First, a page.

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NHS hit by massive cyberattack, PCs are ‘under their control’

Medical practitioners across the UK have been forced back to using pen and paper to make notes about patients. According to the BBC, hospital trusts and facilities in regions including London, Blackburn, Nottingham, Cumbria and Hertfordshire are known to be affected.
According to doctors, components of the NHS computer network appear to have succumbed to the cyberattack. The hackers are reportedly demanding a ransom to release the machines. As The Guardian reports, messages circulated by one doctor claim “everything is gone” after the NHS received a message saying “your computers are now under their control.”
The incident is said to have started at around 12:30pm when several NHS trusts found their email servers were offline. After that, systems used to store clinical and patient data began to crash, before a ransomware window appeared on individual PCs used by staff. The attackers are requesting $300 in Bitcoin per computer to be unlocked.
The doctor also suggested that the cyberattack was “anticipated,” indicating the NHS may have received advance warning and decided not to act on it. At this time, the particulars of the attack are unclear and cybersecurity experts are still assessing the situation.
The East and North Hertfordshire NHS trust confirmed it has experienced a “major IT problem” and is treating it as a cyberattack. Alongside other affected trusts – all of which seem to have experienced the issues simultaneously – it has decided to postpone non-urgent medical check-ups and turn people away from A&E departments.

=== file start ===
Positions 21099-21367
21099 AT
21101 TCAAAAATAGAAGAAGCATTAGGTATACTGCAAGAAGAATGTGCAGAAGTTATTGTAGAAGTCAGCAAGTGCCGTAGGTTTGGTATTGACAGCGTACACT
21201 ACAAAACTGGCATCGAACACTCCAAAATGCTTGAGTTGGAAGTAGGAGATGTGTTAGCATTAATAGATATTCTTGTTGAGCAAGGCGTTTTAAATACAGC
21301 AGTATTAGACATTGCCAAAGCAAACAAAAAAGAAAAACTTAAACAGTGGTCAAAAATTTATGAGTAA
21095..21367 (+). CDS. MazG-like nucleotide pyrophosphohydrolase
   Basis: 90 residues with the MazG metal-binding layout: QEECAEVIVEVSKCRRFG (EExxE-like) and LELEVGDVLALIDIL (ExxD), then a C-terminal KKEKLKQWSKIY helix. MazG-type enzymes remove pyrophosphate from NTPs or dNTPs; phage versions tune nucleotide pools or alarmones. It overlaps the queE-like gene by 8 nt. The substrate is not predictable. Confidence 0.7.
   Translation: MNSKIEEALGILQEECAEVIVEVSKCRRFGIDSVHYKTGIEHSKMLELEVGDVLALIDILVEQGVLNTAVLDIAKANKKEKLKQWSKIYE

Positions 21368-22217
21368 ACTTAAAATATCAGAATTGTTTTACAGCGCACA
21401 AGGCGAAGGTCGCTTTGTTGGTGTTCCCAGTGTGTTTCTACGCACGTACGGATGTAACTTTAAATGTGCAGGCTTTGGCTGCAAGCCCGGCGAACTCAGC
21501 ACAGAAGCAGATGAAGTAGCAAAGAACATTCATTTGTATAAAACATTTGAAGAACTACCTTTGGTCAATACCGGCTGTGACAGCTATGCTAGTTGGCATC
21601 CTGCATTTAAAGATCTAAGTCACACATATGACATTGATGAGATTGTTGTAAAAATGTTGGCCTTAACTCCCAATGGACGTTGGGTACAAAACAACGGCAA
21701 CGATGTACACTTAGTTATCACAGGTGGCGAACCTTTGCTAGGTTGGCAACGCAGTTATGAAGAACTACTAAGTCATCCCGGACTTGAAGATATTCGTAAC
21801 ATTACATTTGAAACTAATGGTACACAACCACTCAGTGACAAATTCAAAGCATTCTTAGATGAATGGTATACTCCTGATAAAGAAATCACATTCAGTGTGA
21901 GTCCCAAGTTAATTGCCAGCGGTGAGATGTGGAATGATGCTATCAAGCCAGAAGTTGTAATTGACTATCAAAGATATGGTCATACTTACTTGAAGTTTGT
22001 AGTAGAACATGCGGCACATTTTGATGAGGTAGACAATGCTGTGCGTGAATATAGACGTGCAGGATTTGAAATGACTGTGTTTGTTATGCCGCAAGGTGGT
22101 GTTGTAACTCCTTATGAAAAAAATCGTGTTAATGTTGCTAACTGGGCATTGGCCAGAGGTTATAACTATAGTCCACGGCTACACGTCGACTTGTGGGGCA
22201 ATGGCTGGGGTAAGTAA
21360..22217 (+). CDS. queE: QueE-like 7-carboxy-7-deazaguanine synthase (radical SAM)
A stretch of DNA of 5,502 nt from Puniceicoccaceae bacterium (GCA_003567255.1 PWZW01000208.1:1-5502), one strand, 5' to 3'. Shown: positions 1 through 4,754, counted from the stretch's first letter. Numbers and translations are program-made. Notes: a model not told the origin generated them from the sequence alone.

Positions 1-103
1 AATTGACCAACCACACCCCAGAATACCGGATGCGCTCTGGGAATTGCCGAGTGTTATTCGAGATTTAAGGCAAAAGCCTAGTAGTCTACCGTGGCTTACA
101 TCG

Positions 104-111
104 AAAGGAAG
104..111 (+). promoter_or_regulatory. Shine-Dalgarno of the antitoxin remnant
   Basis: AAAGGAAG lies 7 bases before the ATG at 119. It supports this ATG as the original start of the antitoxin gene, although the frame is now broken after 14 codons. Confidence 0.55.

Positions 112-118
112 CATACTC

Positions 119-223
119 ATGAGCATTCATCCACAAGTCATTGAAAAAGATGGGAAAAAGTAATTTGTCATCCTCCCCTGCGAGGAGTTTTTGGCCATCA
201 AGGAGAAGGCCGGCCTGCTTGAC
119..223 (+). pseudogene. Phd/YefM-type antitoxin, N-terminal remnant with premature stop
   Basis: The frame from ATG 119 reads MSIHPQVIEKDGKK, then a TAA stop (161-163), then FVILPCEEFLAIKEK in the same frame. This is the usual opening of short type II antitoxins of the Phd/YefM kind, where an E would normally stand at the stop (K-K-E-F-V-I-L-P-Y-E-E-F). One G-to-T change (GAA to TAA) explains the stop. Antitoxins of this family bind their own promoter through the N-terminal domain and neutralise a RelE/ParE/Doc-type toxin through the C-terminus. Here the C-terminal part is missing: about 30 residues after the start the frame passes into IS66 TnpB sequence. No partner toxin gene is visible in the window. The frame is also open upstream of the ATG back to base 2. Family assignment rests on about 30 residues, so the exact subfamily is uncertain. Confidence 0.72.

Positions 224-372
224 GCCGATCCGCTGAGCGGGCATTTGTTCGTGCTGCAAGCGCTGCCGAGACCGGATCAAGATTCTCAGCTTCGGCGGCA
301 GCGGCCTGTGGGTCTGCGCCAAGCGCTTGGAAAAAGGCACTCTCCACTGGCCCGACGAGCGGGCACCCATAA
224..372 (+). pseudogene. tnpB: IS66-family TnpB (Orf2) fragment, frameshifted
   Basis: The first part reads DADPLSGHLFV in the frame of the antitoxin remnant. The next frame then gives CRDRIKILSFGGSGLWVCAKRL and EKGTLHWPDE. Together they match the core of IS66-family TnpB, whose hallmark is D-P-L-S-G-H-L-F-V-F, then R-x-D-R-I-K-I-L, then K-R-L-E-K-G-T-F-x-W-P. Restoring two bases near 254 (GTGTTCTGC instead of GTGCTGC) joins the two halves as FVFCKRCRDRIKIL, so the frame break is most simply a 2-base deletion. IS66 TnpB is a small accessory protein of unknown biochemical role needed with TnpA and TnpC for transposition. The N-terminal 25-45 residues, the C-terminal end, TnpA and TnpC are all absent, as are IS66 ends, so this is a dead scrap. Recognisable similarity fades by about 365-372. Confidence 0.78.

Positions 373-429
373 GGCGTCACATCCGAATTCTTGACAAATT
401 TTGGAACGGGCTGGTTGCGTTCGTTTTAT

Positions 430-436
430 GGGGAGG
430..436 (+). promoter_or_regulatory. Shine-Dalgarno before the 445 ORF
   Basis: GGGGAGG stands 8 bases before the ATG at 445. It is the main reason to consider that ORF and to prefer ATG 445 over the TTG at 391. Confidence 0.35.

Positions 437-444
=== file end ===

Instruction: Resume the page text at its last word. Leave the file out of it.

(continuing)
“Immediately on discovery of the problem, the trust acted to protect its IT systems by shutting them down; it also meant that the trust’s telephone system is not able to accept incoming calls,” The Guardian reports a spokesperson said. “The trust is postponing all non-urgent activity for today and is asking people not to come to A&E – please ring NHS111 for urgent medical advice or 999 if it is a life-threatening emergency.”
The affected trusts have declared a major incident and are following internal procedures designed for use in the event of an IT failure. Where possible, paper records are being used to continue essential operations. It is not clear how many scheduled appointments have been cancelled.
NHS IT specialists are reportedly working on resolving the issues and bringing the system back up as a priority. Details of how the attackers gained access or whether patient data has been compromised are currently undetermined. An extensive investigation should be commenced once the NHS has regained control of the affected machines.

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